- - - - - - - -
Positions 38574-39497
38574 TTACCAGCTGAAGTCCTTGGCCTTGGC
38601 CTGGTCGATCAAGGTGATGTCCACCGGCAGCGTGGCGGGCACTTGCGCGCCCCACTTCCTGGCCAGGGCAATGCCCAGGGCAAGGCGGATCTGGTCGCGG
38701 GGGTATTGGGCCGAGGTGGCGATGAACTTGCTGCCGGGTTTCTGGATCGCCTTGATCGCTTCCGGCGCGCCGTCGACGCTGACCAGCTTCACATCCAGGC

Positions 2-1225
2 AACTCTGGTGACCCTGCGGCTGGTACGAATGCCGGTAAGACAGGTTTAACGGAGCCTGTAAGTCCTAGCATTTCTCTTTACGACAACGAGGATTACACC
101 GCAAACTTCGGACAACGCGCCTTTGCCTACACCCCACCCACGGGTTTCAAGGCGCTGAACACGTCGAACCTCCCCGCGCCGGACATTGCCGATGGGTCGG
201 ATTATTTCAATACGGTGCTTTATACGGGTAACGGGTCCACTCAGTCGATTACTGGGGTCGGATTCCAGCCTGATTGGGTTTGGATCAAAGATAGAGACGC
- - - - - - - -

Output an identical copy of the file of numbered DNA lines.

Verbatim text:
Positions 38574-39497
38574 TTACCAGCTGAAGTCCTTGGCCTTGGC
38601 CTGGTCGATCAAGGTGATGTCCACCGGCAGCGTGGCGGGCACTTGCGCGCCCCACTTCCTGGCCAGGGCAATGCCCAGGGCAAGGCGGATCTGGTCGCGG
38701 GGGTATTGGGCCGAGGTGGCGATGAACTTGCTGCCGGGTTTCTGGATCGCCTTGATCGCTTCCGGCGCGCCGTCGACGCTGACCAGCTTCACATCCAGGC

Positions 2-1225
2 AACTCTGGTGACCCTGCGGCTGGTACGAATGCCGGTAAGACAGGTTTAACGGAGCCTGTAAGTCCTAGCATTTCTCTTTACGACAACGAGGATTACACC
101 GCAAACTTCGGACAACGCGCCTTTGCCTACACCCCACCCACGGGTTTCAAGGCGCTGAACACGTCGAACCTCCCCGCGCCGGACATTGCCGATGGGTCGG
201 ATTATTTCAATACGGTGCTTTATACGGGTAACGGGTCCACTCAGTCGATTACTGGGGTCGGATTCCAGCCTGATTGGGTTTGGATCAAAGATAGAGACGC